Given the loss of Battier, and the injuries to Gasol and E. Jones, the Grizzlies were left with only one truly productive player – Mike Miller – at the start of the season.  And although Gasol returned, the loss of E. Jones meant that half of the quartet that led the team to the playoffs in 2006 was no longer available.  Consequently, no one should have been surprised that this team spent the season dreaming of drafting Greg Oden and Kevin Durant.

Looking to the Future

Unfortunately for this team, the worst record in the league did not produce one of the top two draft choices.  The consolation prize was Mike Conley, the top point guard available from the college ranks in the 2007 draft. 

In addition to Conley, the Grizzlies also added Darko Milicic, Juan Carlos Navarro, Casey Jacobson, and Andre Brown.  These players join Gasol, Miller, Gay, Swift, Hakim Warrick, Damon Stoudamire, Kyle Lowry, Tarence Kinsey, and Brian Cardinal.  When we look over this collection of talent we must ask this question: Which players are likely to be significant producers of wins?

Gasol and Miller have demonstrated an ability to perform in the past.  But the remaining talent is suspect.  Milicic, Jacobson, Gay, Swift, Warrick, Stoudemire, Kinsey, and Cardinal have yet to demonstrate that the can be significantly above average performers.  In very limited minutes, Brown was below average last year while Lowry was well above average.  But again, the minutes of each were very limited.

This leaves us Conley and Navarro.  Navarro only has international experience, and I do not know what his statistics to date tell us about his future in the Association (although if I had stuck to the original question I might have learned something).  As noted, Conley was the most productive point guard taken out of college last year.  Still, he does not project to be significantly above average his rookie season.  Projecting from college to pros is an imperfect science, so it’s possible Conley will come into the NBA and produce from the start.  Of course, it’s possible he won’t also.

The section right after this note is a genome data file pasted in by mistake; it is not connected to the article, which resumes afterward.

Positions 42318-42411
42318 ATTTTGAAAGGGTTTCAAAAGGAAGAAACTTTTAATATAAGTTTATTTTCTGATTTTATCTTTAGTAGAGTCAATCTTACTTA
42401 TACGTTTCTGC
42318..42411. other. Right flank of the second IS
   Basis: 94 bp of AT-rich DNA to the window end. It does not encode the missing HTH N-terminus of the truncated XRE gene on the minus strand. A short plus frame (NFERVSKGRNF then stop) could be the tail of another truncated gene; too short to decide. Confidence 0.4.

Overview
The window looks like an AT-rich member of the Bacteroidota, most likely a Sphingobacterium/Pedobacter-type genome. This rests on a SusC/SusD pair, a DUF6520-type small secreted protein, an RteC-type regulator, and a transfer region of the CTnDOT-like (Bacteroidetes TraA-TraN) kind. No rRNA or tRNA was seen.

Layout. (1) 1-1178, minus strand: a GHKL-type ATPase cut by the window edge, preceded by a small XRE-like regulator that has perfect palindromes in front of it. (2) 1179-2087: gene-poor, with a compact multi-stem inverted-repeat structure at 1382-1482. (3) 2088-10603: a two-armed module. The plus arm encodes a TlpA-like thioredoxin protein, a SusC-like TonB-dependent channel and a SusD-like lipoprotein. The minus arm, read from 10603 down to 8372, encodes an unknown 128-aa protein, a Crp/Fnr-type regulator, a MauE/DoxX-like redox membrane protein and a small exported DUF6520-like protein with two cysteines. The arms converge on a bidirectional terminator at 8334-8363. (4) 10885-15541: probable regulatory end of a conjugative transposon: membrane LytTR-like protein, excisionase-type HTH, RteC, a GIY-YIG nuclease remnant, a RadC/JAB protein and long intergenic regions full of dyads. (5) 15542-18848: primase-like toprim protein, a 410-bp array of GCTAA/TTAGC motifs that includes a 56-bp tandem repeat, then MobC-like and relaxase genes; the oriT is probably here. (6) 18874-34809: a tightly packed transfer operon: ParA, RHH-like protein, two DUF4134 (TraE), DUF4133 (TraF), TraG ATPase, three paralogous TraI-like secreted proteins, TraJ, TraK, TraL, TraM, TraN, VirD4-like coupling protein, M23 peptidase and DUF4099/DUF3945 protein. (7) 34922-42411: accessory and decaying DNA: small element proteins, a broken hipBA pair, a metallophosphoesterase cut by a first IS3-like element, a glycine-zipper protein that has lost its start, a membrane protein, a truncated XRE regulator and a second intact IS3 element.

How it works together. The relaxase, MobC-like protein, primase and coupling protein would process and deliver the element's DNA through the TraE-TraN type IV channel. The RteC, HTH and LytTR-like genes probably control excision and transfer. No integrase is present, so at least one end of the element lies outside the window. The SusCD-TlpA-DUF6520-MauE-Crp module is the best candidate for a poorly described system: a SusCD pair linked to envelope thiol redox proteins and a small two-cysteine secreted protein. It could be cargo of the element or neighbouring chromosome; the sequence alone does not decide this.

Okay, let’s put it all together.  This team has Gasol and Miller, just like it did at the end of last year.  But beyond these players, there are no other players that we have seen produce a significant quantity of wins in the NBA.  That doesn’t mean that the other players on the roster won’t produce in 2007-08.  What it means, though, is that for this team to be successful other players are probably going to have to play better than we should expect.  And typically, if your team can only be successful if players suddenly improve, you should expect your team not to be successful. 

There are two silver linings in this forecast. I do expect this team to be better than 22 wins.  Not much better, but perhaps just a bit.  And I also expect this team to be in a good position to draft another talent in 2008.  So perhaps playoff contention in 2009 is a possibility. Or maybe 2010.  Well, certainly at some point the Grizzlies will have another chance to win its first playoff game.

– DJ

For a discussion of other teams see NBA Team Reviews: 2006-07

Our research on the NBA was summarized HERE.

Wins Produced and Win Score are Discussed in the Following Posts

Simple Models of Player Performance

Wins Produced vs. Win Score

What Wins Produced Says and What It Does Not Say